This might work for some writers...I guess...but not for me. And ultimately, it sounds very, very short-sighted and narrow minded.
Now, I can partially understand why some people think this is the way to get to SUPER MASSIVE BESTSELLER STATUS. I mean after all, when we think of the writers who are superstars, some names come to mind more readily than others: Steven King, J.K. Rowling, James Patterson, Dan Brown, Danielle Steel, Stephanie Meyers (just because she's super big right now) - and if you're a fantasy/Science Fiction guy like me, some names that might pop up are: George RR Martin, Harlan Ellison, Tolkien, Robert Jordan, Issac Asimov, Brandon Sanderson, Neil Gaiman, maybe even M.Todd Gallowglas. (Hey, a man can dream.) With each and every one of these writers, someone even casually familiar would probably be able to come up with at least half-a-dozen words that could define the writer's "brand." I started to, and stopped myself at "sparkle" out of self respect.
Here's the thing: I can't make this claim with 100% certainty, but I'm fairly certain not a single one of them sat down at the beginning of a writing career and said to themselves, "I better figure out how to brand myself." If that were the case, Neil Gaiman would still be doing Sandman comics and never have written novels, Stephen King wouldn't have written even half of his masterful novellas that have 0% horror in them, let alone the Dark Tower series which really defies genre classification, one traveling storyteller wouldn't have been able to write both the dark and grim Tears of Rage books along side the rollicking adventure tales of Halloween Jack, and who knows what the hell Harlan Ellison would have done. These things wouldn't have happened because, they wouldn't have fit in with the original "Brand."
These writers put pen to paper and fingers to keyboard and wrote their hearts out. Yeah, even Stephanie Myers and Dan Brown. The brand that comes with their names came later, after they found their audience, and in some cases, wrote a bunch of stuff that would shatter the brand thing...if they'd started things the other way around.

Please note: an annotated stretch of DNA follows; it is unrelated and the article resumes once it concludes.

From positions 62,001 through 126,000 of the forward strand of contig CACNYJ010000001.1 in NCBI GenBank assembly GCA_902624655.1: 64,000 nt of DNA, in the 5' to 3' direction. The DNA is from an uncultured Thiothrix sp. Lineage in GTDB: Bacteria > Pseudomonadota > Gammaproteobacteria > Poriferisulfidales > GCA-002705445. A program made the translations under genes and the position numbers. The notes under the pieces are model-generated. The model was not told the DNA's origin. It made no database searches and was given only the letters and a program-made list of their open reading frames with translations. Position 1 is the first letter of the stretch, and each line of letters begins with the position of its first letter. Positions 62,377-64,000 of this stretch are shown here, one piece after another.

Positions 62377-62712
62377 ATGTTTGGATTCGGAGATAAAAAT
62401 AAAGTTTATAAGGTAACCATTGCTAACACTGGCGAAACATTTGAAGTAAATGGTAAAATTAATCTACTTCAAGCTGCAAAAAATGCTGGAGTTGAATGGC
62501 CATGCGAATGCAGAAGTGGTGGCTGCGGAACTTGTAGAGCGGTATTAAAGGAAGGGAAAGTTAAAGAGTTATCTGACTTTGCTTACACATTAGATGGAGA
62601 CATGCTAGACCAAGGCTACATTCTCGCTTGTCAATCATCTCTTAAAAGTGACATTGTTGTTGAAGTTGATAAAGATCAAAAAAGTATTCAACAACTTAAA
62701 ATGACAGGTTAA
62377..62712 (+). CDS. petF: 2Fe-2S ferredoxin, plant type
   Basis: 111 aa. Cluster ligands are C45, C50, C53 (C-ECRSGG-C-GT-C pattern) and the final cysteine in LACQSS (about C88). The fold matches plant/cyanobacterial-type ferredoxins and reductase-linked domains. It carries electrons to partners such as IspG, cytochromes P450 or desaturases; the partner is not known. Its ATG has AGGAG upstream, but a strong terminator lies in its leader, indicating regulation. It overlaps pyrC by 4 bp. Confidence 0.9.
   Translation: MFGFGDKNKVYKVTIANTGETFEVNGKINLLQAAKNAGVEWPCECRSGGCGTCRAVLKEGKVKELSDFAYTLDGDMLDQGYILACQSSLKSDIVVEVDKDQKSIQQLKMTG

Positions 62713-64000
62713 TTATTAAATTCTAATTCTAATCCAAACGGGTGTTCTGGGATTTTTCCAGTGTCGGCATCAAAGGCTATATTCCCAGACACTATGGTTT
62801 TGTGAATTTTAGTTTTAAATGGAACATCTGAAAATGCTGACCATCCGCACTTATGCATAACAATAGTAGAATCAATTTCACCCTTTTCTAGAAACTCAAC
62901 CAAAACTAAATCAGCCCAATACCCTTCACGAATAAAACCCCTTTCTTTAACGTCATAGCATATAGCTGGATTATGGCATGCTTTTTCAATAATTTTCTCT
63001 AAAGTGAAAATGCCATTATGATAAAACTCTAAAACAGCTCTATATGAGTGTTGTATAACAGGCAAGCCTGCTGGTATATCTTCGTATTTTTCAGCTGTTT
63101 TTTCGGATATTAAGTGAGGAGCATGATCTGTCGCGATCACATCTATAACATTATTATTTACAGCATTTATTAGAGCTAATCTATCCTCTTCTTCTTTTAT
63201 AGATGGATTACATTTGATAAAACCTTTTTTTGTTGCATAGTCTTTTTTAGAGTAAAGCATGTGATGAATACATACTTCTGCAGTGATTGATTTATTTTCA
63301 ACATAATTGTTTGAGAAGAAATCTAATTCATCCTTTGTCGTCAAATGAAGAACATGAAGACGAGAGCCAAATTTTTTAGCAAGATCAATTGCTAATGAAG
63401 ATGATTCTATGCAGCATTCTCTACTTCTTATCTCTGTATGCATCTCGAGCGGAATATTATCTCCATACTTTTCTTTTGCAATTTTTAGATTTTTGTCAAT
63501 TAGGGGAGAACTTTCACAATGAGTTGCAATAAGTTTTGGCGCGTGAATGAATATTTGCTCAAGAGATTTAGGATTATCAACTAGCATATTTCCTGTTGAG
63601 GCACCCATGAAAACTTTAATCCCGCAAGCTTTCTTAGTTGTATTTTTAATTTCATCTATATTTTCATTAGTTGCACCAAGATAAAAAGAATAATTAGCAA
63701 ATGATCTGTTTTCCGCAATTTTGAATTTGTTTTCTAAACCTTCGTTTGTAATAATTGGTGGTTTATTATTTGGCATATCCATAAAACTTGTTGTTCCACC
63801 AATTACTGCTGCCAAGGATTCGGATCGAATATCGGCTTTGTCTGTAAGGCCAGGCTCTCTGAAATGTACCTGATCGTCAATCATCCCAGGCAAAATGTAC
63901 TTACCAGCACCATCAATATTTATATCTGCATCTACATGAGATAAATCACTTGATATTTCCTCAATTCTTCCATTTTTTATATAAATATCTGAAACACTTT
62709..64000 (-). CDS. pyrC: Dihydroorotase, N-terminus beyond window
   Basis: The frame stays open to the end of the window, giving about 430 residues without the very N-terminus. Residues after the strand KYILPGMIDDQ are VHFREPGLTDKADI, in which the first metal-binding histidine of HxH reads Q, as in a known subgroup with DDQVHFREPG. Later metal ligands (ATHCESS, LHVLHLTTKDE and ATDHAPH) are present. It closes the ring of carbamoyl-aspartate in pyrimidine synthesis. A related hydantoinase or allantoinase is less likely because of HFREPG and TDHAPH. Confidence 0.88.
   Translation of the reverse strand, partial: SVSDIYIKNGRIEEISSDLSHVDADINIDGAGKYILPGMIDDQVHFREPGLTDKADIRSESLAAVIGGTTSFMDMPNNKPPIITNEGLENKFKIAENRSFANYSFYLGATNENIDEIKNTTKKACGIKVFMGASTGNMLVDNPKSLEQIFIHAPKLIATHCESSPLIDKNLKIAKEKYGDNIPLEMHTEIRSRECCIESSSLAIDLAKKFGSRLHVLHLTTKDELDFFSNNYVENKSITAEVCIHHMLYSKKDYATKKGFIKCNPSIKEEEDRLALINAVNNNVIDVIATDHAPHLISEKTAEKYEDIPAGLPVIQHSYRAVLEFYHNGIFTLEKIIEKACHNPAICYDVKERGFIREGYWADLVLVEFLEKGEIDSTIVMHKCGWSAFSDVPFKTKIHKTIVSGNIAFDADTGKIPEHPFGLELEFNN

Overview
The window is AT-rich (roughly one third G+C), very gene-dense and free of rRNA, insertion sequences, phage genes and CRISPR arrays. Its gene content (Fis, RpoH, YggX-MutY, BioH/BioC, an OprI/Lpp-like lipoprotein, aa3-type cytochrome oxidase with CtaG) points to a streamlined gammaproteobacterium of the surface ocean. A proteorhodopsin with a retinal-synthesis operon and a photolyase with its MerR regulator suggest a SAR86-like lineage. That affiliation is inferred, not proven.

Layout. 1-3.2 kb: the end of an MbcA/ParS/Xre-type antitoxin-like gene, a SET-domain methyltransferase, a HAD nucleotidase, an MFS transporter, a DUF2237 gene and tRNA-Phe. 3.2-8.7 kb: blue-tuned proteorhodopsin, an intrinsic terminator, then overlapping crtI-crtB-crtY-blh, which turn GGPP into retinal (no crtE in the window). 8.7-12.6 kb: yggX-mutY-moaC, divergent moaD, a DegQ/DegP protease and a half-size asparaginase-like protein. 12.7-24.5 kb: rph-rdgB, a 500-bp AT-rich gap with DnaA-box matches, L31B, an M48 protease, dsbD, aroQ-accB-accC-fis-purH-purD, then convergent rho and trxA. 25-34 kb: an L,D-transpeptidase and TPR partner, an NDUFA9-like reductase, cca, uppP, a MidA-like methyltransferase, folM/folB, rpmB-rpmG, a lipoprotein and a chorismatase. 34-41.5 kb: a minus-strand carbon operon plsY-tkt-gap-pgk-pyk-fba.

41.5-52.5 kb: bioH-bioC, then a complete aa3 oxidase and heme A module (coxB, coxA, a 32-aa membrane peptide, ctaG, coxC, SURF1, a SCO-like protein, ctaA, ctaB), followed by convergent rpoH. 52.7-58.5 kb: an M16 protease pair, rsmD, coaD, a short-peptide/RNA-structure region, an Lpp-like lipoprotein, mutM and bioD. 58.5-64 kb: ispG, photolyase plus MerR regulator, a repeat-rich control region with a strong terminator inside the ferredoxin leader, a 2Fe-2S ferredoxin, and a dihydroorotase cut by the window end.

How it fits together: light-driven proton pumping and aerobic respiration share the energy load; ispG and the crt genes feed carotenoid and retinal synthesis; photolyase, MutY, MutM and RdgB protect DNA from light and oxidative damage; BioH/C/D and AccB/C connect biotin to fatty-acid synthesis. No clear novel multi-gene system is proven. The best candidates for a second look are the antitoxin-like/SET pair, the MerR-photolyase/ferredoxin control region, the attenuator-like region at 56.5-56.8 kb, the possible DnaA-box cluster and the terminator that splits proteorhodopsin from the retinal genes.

Honestly, the only way you can find out what kind of writer you are is by writing a metric crap ton of work that you're probably not going to do a whole lot with. The early work you slave over while finding your writing self is unlikely to sell, unless you self publish it, and even then, you probably don't want to do that. It's going to be bad writing, because almost everyone does bad writing, especially in the beginning - hell, even later on, you'll pen some stuff that can't be saved. You have a lot of exploring to do inside your imagination.
"Write what you know," is one of the most used phrases of advice writers get. You know far more than you can fit into an artificial brand. I know old stories. I know Renaissance Faires. I know Arisoft. I know Boy Scouts. I know Ballroom, swing, and Latin dancing. I know a little about music. I know being a kid in a broken family. I know being a father and husband in a family fighting tooth and nail to make it work in crazy and insane world. I know intellectual elitism from both sides of that particular coin. I know all this and so much more. Everyone who ever dreamed of being a writer knows so much more than they could ever squeeze into a brand. I've either worked everything I know into my writing, or I've got something planned that draws on something. If I was going to stifle myself behind the M Todd Gallowglas "brand," I'd be severely limited in how I used all the things I want to write about - probably couldn't write about some of them at all.
Writers, don't worry about silly things like marketing or branding yourself while you busy building a writing career - and every writer I know is always working on building his or her writing career. Work on putting out the best quality writing you can. Put out your best work.Put your heart, mind, sweat, blood, tears, and Truth As You Know It into your work, and the brand will come. Do that enough times, and your readers will love you. They will tell others about you, and some of them will love you too. Eventually, enough people will be reader your work, and they will brand you. By then, your career will be at a point where you won't have to worry about it any more.
Normally, I don't ask for comments. Some of you do, and I'm thrilled by it, but this time around, I'm honestly curious to see what you have to say about this.